I'm trying to replicate the Photoshop filter multiply with Direct3D. I've been reading and googling about the different render states and I've got the effect almost working. The problem is that it's ignoring the alpha value of the textures.

Here's an image that explains the sitution:


I found one solution to this, which was to save the images with no transparency and white background. But I'm not satisfied with this solution. The problem is that I really need to use the alpha value. I want to fade out the images gradually. And I cannot do this if the blending mode is ignoring the alpha value.

So the question is how to render the images with alpha?

Here's the blending mode code:


Edit added the SetTextureStageState

dev->SetTextureStageState(0, D3DTSS_ALPHAARG1, D3DTA_TEXTURE);
dev->SetTextureStageState(0, D3DTSS_ALPHAOP, D3DTOP_MODULATE);
dev->SetTextureStageState(0, D3DTSS_ALPHAARG1, D3DTA_TEXTURE);
dev->SetTextureStageState(0, D3DTSS_ALPHAARG2, D3DTA_DIFFUSE);

You can achieve this effect in one step by premultipling alpha in your pixel shader, or by using textures with pre-multiplied alpha.

For example if you have 3 possible blend operations for a shader, and you want each one to take alpha into account.

Blend = ( src.rgb * src.a ) + ( dest.rgb * (1-src.a) )
Add = ( src.rgb * src.a ) + ( dest.rgb )
Multiply = (src.rgb * dest.rgb * src.a) + (dest.rgb * (1-src.a) )

You'll notice that Multiply is impossible with a single pass because there are two operations on the source color. But if you premultiply alpha in your shader you can extract the alpha component from the blending operation and it becomes possible to blend all three operations in the same shader.

In your pixel shader you can pre-multiply alpha manually. Or use a tool like DirectXTex texconv to modify your textures.

return float4(color.rgb*color.a, color.a);

The operations become:

Blend = ( src.rgb ) + ( dest.rgb * (1-src.a) )
Add = ( src.rgb ) + ( dest.rgb )
Multiply = ( src.rgb * dest.rgb ) + (dest.rgb * (1-src.a) )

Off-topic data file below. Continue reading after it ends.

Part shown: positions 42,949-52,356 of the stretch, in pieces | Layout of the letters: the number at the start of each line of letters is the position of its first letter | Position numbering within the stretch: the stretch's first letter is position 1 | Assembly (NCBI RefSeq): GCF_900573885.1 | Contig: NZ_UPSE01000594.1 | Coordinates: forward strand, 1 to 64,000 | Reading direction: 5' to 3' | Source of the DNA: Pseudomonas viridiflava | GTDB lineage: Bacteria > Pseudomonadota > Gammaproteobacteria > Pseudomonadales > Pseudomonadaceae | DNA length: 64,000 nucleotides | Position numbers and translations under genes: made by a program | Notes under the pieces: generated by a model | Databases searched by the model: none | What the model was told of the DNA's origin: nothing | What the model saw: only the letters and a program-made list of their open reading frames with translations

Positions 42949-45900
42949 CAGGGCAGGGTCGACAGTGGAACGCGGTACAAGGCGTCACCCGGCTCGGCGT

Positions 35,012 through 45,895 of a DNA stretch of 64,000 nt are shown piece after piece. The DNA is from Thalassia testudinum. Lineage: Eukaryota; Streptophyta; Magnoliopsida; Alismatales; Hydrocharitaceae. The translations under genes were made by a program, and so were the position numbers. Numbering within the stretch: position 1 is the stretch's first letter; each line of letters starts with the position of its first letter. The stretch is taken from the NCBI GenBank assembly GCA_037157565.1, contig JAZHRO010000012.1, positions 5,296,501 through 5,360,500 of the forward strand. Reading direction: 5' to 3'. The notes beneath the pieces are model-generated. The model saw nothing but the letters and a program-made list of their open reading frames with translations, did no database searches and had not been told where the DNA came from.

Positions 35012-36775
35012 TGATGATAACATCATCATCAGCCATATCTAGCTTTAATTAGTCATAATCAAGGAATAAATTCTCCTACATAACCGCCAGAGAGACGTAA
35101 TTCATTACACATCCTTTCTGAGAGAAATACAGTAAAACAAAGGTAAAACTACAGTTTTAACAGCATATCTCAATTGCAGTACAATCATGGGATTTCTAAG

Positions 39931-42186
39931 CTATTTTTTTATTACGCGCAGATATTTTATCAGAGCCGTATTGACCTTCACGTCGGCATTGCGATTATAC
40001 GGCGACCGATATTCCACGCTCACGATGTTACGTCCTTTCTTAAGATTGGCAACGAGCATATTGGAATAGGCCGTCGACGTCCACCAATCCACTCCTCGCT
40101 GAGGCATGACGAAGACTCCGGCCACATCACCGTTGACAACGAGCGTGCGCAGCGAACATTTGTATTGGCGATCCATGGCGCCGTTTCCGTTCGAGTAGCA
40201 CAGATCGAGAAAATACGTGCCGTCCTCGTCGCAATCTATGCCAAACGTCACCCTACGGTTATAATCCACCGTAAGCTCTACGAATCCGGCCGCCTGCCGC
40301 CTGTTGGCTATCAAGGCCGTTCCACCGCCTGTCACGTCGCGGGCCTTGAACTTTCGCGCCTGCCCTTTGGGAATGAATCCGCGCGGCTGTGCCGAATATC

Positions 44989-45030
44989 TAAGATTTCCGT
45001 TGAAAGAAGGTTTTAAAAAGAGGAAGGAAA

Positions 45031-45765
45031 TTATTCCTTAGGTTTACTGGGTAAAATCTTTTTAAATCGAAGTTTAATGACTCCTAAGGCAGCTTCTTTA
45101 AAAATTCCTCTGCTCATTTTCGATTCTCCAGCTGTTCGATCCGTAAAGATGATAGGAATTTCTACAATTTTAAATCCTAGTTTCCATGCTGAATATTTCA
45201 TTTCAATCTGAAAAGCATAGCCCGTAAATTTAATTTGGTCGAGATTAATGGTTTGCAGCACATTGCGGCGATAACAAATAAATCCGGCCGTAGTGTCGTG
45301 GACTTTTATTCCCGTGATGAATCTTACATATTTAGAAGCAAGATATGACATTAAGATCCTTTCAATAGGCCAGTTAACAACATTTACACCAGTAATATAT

It sounds like you want:

dst.rgb = (src.a * src.rgb) * ((1 - src.a) * dst.rgb)

You would use D3DRS_BLENDOP to do that, but unfortunately there isn't a D3DBLENDOP_MULTIPLY. I don't think this operation is possible without a fragment shader.


OK this is not as simple as you would think. I would use an Effect & two renderTargets for this... I'm amusing your using one render pass to try to do this, which will not work. Photoshop has layers & each layers have an alpha channel. BTW it would be nice to know what kind of app your making.

So first in D3D I would create 2 RGBA_32bit renderTargets of the same size as your window & clear them to color white. Make it an array like so (new RenderTarget[2];) for swapping.

Now set the blending state to (AlphaFunc=Add, Src=SrcAlpha, Dst=InvSrcAlpha). For the first circle you draw it into renderTarget[0] using renderTarget[1] as a texture/sampler input source. You will render the circle with an Effect that will take the circles color & multiply it with renderTarget[1]'s sampler color. After you draw circle one you swap the renderTarget[0] with renderTarget[1] by simple indexing, so now renderTarget[1] is the one you draw to & renderTarget[0] is the one you sample from. Then you repeat the drawing process for circle 2 & so on.

After you draw ever circle you copy the last drawn renderTarget to the backBuffer & present the scene.

Here is an example of logically how you would do it. If you need reference for coding http://www.codesampler.com/ is a good place.

void TestLayering()
bool rtIndex = false;
RenderTarget* renderTarget = new RenderTarget[2];
Effect effect = new Effect("multiplyEffect.fx");
BlendingFunc = Add;
BlendingSource = SrcAlpha;
BlendingDest = InvSrcAlpha;

for(int i = 0; i != circleCount; ++i)
  rtIndex = !rtIndex;

//Use D3D9's StretchRect for this...

//Here is the effects pixel shader
float4 PS_Main(InStruct In) : COLOR
float4 backGround = tex2D(someSampler, In.UV);
return circleColor * backGround;

Will do the trick. You cannot use the 'alpha' from the diffuse vertex color anymore though. Setting a low alpha on the vertex colors will actually brighten your overlaying pixels.

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